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This World War 2 era military training film created by the U.S. War Department demonstrates that there are no rules of sportsmanship or fair play on the battlefield, especially in a self-defense situation. As expressed in the film: “anything goes when the stakes are kill or be killed”. Soldiers were encouraged to use any weapon that comes to hand in order to defend themselves. Weapon could be anything from a rifle, to a bayonet or hand grenade.
HISTORICAL BACKGROUND / CONTEXT
The first U.S. Army Combatives Manual was published in 1852. It was a translation of a French bayonet fighting manual. Since that time the Army has always had Combatives training doctrine although not always successful combatives training. Bayonet fencing, as outlined in the 1852 manual remained the universally accepted training method, not only in the U.S. Army but in every European style army in the world until its effectiveness was shown to be lacking on the battlefields and in the trenches of World War 1. (In the confined space of a trench the techniques and weapons designed with the fencing strip in mind proved themselves worse than useless.)
This time saw the first attempts to teach unarmed fighting to Soldier in an organized way on any kind of large scale. In the late 1800s, there were several attempts to teach Jiu-Jitsu and Judo in the U.S. Army. With the rapid expansion of armies demanded by the World War 1, there was little time available to teach the average Soldier the complex techniques of Judo and Jiu-Jitsu. Because of this and the failure of Bayonet fencing as a training method for trench warfare the Army lost faith in skill based Combatives training. In the interwar years such non-skill based training methods as Pugil sticks and the bayonet assault course gained prominence.
World War 2 saw a flowering of attempts at successful Combatives training. Many of the top names from boxing and wrestling at the time were brought in to train the various services. Most had very limited success, once again because of the limited amount of training time available with the demands of fielding an Army of several million men. The most successful programs were offshoots from the British Commando training taught by William E. Fairbairn and Eric A. Sykes. These two had trained the police force in Shanghai, China before the war and with their depth of real world experience, Fairbairn was also a second degree black belt in Judo, had been brought back to Britain early in the war. Personally in the case of Fairbairn, and through their American protégé COL Rex Applegate, their program of practicing a limited number of simple, effective techniques, emphasis on aggressiveness and stressing the incivility of real fights (COL Applegate wrote a manual titled “Kill or Get Killed” in 1943 and Fairbairn often referred to what he taught as “Gutter Fighting”). They were able to somewhat overcome the limitations of limited training time. COL Applegate also used feedback from the field to adjust the curriculum. By the end of the World War 2 thousands of Soldiers had been trained in their methods.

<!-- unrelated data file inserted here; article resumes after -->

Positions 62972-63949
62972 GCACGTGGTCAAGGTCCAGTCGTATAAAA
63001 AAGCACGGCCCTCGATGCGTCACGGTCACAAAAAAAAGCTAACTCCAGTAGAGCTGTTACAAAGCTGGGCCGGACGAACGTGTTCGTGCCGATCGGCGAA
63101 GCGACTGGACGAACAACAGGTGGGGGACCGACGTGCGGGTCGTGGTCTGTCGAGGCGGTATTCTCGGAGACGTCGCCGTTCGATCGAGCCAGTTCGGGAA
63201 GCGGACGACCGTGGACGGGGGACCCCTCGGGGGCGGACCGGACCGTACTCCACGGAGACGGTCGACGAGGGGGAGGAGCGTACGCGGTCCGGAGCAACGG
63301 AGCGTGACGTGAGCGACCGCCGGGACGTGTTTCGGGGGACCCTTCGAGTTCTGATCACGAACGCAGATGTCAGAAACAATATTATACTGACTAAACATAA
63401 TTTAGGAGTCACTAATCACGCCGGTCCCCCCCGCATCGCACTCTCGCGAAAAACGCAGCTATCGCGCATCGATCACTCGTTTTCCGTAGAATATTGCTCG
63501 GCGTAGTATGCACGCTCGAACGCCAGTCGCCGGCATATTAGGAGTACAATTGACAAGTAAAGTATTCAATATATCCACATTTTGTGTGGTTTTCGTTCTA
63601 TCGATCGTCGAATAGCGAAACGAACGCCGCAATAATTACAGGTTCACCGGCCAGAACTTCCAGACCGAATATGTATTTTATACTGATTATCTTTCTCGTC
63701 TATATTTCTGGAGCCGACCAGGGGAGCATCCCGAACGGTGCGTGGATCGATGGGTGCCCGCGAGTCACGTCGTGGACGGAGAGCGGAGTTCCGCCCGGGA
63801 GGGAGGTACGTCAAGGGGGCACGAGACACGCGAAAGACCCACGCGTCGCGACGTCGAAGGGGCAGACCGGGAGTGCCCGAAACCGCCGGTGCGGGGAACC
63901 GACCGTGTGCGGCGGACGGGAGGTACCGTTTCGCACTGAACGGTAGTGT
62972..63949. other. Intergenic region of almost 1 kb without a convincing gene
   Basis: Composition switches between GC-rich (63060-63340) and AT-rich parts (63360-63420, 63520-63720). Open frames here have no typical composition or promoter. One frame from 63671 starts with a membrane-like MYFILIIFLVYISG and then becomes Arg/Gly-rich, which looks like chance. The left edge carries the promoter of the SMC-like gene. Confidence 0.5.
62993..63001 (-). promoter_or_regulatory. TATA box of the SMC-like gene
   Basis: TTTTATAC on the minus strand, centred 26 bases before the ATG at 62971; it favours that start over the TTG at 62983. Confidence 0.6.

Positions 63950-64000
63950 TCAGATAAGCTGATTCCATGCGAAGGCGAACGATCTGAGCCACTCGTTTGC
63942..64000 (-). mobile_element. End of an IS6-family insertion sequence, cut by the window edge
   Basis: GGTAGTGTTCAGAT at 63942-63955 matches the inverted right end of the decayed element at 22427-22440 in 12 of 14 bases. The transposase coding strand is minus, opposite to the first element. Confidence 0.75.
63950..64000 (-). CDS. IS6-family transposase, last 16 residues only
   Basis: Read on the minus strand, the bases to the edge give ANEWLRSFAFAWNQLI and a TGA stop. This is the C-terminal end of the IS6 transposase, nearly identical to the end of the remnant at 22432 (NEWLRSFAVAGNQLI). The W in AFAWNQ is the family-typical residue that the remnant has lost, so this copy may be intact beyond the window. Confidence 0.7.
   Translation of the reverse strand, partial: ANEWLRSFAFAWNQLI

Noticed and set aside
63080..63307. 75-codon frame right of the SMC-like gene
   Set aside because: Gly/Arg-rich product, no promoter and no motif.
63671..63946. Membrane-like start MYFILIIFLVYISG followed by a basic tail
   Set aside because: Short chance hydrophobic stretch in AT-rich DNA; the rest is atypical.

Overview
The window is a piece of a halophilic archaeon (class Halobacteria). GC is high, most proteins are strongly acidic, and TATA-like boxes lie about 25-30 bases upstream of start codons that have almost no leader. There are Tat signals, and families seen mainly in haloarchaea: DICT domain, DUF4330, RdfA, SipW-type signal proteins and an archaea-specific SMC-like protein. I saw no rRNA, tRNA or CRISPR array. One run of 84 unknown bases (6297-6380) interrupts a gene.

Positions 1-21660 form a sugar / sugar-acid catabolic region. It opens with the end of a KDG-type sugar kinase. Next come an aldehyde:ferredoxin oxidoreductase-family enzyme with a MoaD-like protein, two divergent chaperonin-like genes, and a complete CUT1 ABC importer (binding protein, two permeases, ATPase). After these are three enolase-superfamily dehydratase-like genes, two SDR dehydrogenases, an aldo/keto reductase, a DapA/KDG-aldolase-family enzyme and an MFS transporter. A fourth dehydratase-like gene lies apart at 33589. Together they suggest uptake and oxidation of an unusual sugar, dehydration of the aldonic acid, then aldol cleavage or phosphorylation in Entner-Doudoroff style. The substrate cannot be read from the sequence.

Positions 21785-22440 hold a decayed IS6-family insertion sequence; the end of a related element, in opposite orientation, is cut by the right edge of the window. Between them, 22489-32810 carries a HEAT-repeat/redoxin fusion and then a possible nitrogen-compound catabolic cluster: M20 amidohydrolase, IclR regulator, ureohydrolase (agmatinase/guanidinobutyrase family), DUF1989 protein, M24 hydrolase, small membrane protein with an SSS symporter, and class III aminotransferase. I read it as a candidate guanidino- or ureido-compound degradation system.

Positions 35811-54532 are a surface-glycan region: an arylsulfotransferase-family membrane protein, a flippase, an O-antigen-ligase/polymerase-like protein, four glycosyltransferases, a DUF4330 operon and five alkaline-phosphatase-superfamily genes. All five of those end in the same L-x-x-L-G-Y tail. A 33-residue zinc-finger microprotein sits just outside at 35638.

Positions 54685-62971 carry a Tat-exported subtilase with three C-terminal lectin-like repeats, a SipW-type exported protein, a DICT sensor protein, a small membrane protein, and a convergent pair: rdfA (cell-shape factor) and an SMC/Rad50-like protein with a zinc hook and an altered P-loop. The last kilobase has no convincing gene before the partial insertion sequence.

World War 2 combatives were close quarters combat techniques, including hand-to-hand, advanced firearm point shooting methods, and weapons techniques (knife / bayonet / improvised weapons). Distinctions between World War 2 combatives and modern combatives include: 1) The former is based upon explosive high percentage gross motor strikes to vital targets, whereas the latter is based upon fine motor skill grappling. 2) The former seeks primarily to disable the enemy as quickly as possible at all costs, whereas the latter seeks primarily to build “warrior ethos” and the courage to close with the enemy.
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